Of course, the authors do not deny that AI and neuroscience mutually support each other and should cooperate. However, in order for cooperation to work well, and not limit scientific and technological development, philosophical thinking is also needed. We need to clarify conceptual differences between humans and machines, brains and computers. We need to free ourselves from the tendency to exaggerate similarities, which can be more verbal than real. We also need to pay attention to deep-rooted differences between humans and machines, and learn from the differences.

Anthropomorphism in AI risks encouraging irresponsible research communication, the authors further write. This is because exaggerated hopes (hype) seem intrinsic to the anthropomorphic language. By talking about computers in psychological and neurological terms, it sounds as if these machines already essentially functioned as human brains. The authors speak of an anthropomorphic hype around neural network algorithms.

Philosophy can thus also contribute to responsible research communication about artificial intelligence. Such communication draws attention to exaggerated claims and hopes inscribed in the anthropomorphic language of the field. It counteracts the tendency to exaggerate similarities between humans and machines, which rarely go as deep as the projected words make it sound.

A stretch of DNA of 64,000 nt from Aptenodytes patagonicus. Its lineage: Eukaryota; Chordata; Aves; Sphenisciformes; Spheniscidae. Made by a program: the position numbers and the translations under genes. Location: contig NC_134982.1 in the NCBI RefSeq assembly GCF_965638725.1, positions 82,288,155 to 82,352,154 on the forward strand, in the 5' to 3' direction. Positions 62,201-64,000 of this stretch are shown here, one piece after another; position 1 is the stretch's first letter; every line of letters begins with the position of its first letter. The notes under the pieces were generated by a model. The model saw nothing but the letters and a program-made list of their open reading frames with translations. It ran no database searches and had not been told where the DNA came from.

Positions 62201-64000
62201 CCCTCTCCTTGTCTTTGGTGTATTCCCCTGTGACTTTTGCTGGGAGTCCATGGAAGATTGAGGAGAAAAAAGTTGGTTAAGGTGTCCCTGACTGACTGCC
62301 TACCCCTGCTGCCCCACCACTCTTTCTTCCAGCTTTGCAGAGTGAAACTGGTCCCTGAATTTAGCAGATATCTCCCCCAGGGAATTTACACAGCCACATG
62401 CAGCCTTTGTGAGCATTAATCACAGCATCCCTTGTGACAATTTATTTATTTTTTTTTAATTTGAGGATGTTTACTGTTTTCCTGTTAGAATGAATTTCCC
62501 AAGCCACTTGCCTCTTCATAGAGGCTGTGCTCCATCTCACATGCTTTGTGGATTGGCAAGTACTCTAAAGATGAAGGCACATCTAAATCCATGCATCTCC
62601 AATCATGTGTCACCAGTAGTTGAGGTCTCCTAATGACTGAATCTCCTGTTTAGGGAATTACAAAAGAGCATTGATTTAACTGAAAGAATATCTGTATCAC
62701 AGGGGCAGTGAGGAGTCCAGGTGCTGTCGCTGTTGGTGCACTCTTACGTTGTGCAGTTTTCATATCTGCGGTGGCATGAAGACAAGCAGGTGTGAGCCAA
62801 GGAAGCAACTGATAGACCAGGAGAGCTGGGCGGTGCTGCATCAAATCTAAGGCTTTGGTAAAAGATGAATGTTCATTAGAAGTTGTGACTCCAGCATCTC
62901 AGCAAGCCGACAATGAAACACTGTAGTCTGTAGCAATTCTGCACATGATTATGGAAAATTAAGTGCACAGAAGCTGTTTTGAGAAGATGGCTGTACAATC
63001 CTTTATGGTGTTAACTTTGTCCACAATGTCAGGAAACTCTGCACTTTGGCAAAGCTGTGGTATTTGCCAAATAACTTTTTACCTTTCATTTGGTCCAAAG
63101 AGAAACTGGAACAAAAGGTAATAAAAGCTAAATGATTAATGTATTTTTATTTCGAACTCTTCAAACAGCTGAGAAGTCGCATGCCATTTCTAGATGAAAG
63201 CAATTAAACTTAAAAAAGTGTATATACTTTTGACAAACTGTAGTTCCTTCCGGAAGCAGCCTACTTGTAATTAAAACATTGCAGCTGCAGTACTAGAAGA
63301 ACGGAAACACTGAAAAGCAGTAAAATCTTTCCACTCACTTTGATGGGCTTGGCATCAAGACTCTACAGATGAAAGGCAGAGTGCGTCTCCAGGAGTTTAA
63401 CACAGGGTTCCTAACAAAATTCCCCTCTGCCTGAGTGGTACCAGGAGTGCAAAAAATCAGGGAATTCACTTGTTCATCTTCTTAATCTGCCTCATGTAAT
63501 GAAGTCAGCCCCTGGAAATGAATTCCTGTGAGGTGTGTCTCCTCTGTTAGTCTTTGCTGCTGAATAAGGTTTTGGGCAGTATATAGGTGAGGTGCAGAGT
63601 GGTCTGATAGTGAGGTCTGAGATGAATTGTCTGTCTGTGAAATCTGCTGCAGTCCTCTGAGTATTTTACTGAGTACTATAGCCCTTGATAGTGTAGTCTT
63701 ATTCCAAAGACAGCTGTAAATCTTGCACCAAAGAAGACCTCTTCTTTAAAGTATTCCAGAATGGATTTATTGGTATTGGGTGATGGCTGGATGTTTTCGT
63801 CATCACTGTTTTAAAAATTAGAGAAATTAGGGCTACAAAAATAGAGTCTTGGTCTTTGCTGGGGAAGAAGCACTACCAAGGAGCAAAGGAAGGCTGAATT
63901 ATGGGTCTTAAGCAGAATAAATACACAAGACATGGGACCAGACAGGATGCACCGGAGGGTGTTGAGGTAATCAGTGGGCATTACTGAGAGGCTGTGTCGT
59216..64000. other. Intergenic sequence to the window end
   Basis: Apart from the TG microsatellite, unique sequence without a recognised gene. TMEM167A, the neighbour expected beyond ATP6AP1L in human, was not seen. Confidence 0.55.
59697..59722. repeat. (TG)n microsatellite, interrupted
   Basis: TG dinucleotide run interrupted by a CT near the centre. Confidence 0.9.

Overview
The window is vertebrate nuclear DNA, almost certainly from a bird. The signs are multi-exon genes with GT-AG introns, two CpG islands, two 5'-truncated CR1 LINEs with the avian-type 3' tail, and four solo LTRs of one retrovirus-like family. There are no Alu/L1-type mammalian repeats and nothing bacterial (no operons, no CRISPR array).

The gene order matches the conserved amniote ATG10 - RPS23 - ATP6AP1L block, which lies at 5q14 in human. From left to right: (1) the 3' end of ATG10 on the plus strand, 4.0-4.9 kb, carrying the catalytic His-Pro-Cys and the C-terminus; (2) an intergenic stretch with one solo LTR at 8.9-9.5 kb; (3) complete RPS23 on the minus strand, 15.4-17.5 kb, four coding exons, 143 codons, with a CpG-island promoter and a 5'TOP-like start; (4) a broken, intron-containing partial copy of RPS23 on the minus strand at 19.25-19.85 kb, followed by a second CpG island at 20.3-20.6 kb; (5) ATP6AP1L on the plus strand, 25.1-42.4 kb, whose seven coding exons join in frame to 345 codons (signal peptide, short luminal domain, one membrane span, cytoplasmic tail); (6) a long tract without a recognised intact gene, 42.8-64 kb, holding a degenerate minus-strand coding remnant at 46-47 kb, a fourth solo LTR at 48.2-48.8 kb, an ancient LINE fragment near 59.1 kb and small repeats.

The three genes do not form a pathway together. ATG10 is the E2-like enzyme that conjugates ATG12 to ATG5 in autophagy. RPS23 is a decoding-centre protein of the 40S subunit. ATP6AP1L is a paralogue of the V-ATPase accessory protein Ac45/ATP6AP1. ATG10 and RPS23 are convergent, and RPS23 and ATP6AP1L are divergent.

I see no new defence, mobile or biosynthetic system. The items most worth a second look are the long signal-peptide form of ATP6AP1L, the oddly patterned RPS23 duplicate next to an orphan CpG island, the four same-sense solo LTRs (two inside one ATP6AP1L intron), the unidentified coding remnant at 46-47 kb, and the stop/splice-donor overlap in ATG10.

In short, differences can be as important and instructive as similarities. Not only in philosophy, but also in science, technology and responsible research communication.

Pär Segerdahl

Written by…

Pär Segerdahl, Associate Professor at the Centre for Research Ethics & Bioethics and editor of the Ethics Blog.

Arleen Salles, Kathinka Evers & Michele Farisco (2020) Anthropomorphism in AI, AJOB Neuroscience, 11:2, 88-95, DOI: 10.1080/21507740.2020.1740350

We recommend readings

This post in Swedish